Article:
Neeson’s age is starting to show, though. He turns 62 this year, which is an improbable age for any action star, so Non-Stop shaves a decade off his age (witnessed in a shot of his character’s passport) to try and make him a more believable hero. Here, he plays a Bill Marks, a slow-moving air marshal with a drinking problem and a home life in shambles, and he’s only a few minutes into a transatlantic flight to London when he gets an ominous text message: an anonymous villain wants $150 million in 20 minutes or he’ll kill someone, and then keep killing every 20 minutes thereafter until his needs are met. His reaction to this, strangely, is to huff and grunt with a general “here we go again” attitude; for all the tension such a situation would create, Marks seems to almost expect it. And that’s because Neeson, director Jaume Collet-Serra, and three credited screenwriters are subconsciously treating the moment as the latest challenge for “Liam Neeson” the screen presence, and not a narrative challenge for Bill Marks the air marshal. There’s no build-up, no characterization, no sense of anything other than “Let’s get down to business and wrap by dinner.” It’s one thing to make a ripoff like Non-Stop because Neeson had a hit with Taken; it’s another to not even pretend you’re doing anything but re-staging Taken as fanfic.

The film’s dumb lightness sets in immediately. Marks sets out trying to find the person who’s making the threats. His list of possible suspects includes Jen (Julianne Moore), who’s seated next to him and who’s been in contact with him while he gets text messages, thus ruling her out; a captain and crew who have known him for a long time; an antsy passenger (Corey Stoll) eventually revealed to be NYPD; and a passenger played by prominent character actor Scoot McNairy, who approaches Neeson at the airport before takeoff and asks him questions about his destination. You can draw your own conclusions here. Soon enough, Non-Stop becomes the worst kind of thriller: instead of watching smart people solve problems, we watch dumb people grow confused. Marks does his best to start thinning his list of suspects and finding the hidden terrorist, yet somehow, through a series of mixups, his supervisors on the ground become convinced that Marks is actually the hijacker. It’s the kind of twist that should give you pause, but the filmmakers are already onto the next such setup. At one point, there’s a bomb hidden inside drugs that are hidden inside a briefcase, and the bomb is actually central to two separate and self-negating plot explanations given minutes apart: one in which Marks was never meant to find the bomb, since it’s impossible to defuse and the explosion is intended to cover up what’s really happening on the plane, and one in which he was supposed to find the bomb and order the plane to fly at a lower, explosion-safe altitude, allowing the bad guys to parachute to freedom from the resulting hole in the fuselage. This is the kind of thing it’s actually not safe to think about for more than a moment or two unless you want to risk an aneurysm.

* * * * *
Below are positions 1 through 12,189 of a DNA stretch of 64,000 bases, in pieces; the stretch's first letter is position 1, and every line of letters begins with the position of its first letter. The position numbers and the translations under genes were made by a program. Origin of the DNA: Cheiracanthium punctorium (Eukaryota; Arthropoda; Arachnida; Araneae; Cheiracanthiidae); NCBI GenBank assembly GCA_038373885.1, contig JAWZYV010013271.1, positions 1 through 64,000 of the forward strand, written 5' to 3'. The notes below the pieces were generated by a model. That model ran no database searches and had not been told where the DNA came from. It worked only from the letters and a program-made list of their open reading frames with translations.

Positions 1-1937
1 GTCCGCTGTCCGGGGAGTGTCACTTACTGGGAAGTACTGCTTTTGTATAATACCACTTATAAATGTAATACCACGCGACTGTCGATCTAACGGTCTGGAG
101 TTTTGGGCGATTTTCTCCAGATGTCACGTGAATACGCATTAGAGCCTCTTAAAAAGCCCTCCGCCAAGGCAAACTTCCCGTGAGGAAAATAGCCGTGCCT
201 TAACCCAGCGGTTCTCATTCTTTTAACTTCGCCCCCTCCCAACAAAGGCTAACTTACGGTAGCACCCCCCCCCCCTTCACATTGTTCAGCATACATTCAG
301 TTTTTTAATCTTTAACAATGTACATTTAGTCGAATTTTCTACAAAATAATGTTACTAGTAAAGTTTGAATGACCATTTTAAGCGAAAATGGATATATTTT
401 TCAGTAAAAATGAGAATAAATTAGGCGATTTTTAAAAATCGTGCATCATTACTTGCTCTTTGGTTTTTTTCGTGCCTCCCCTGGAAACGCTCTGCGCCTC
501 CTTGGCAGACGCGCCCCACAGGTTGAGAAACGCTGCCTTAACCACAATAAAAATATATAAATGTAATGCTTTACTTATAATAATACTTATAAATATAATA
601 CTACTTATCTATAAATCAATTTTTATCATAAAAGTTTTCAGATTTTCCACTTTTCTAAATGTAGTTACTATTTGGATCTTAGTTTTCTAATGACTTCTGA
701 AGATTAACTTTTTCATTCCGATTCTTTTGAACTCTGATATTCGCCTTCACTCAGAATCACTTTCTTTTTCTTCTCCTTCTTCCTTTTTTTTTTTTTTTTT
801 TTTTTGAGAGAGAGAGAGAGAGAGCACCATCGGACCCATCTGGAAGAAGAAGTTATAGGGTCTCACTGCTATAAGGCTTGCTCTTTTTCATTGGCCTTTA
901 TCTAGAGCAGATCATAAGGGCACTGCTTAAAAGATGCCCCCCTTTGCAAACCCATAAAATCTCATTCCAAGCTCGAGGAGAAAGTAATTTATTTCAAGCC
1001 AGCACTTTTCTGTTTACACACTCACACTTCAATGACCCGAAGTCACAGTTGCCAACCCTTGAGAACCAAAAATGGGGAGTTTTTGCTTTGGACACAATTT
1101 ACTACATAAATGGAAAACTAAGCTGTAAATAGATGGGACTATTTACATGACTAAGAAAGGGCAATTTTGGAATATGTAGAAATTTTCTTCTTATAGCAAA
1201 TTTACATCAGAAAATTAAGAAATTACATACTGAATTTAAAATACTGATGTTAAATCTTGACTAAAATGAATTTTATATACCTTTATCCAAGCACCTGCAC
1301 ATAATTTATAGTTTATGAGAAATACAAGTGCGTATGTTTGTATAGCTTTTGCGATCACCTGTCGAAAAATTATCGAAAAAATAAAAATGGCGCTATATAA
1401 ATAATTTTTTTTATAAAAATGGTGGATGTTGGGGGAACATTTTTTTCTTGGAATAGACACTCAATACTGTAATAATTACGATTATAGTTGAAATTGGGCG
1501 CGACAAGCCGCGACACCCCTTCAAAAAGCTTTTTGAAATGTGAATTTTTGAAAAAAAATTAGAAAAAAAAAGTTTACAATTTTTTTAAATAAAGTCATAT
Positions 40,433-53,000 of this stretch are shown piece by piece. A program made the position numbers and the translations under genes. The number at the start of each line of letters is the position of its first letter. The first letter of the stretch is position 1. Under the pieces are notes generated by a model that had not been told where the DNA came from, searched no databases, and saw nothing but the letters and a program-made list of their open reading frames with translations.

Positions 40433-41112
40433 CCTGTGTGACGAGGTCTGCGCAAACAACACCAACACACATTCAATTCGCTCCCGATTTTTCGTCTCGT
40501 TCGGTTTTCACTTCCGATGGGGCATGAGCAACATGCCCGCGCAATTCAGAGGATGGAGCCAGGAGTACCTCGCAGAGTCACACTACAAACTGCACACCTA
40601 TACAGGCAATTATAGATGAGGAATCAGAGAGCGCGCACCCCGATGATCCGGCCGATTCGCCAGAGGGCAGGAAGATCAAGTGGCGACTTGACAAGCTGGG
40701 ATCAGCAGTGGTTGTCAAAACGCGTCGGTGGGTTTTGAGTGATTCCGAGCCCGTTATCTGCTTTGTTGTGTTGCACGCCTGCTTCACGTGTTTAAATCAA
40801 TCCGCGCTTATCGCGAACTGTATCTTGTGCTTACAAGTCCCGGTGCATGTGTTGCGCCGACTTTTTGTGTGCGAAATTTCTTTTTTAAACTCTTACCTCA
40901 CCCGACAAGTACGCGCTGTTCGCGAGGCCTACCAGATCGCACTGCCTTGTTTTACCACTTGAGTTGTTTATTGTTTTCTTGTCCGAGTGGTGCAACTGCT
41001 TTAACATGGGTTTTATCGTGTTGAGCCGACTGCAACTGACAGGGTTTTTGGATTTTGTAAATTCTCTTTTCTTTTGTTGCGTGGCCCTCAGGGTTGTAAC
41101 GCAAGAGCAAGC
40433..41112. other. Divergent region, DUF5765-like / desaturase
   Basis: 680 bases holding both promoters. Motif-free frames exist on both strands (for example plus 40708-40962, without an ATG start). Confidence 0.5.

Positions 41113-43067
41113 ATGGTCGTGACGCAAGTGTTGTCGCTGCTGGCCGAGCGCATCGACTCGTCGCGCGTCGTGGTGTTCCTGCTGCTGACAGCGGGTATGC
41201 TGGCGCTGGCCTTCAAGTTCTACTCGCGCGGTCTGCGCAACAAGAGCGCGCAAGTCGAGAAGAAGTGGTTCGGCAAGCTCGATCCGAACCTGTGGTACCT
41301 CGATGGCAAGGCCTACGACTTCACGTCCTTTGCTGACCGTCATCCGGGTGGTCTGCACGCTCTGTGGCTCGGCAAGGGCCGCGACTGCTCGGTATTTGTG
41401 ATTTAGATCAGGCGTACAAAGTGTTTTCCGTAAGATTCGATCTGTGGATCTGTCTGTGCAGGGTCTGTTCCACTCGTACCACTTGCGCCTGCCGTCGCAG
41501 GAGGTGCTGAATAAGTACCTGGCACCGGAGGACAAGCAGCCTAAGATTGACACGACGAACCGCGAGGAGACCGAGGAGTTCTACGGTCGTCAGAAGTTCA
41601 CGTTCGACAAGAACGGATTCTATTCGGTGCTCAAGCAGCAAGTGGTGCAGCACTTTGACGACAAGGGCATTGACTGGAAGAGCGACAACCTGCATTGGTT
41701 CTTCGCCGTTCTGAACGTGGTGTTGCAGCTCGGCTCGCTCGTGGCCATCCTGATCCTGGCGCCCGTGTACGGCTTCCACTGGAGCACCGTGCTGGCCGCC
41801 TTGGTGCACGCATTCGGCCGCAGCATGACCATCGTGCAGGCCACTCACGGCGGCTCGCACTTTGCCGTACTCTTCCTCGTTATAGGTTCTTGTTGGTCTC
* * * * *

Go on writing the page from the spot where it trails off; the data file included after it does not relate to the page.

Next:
Yet perhaps nothing here is quite so unfortunate as the filmmakers’ attempts to turn their dumb light story into something that reaches for political relevancy. The villain, it turns out, doesn’t just want money, but is trying to make a point about weaknesses in homeland security in the wake of 9/11, which killed his father, and the subsequent wars in Iraq and Afghanistan, where the villain served and became disillusioned about life in general. This moment of awkward pandering, rendered in a clumsy exposition dump, is somehow more offensive than the idea that Bill Marks can win a gunfight in zero-gravity while the plane is out of control. Apparently it wasn’t enough for the bad guy to just want money, yet this is also the kind of movie where an extra exclaims, with a total lack of irony, “Oh my God, we’re all gonna die!” Who are we really trying to kid? It is exactly as predictable and repetitive and disappointing as the other movies Neeson’s made recently, and that he’ll probably keep making for a while. It’s dumb, and light, and completely forgettable. Taken 3 is already in the works.

Daniel Carlson is the managing editor of Pajiba and a member of the Houston Film Critics Society and the Online Film Critics Society. You can also find him on Twitter.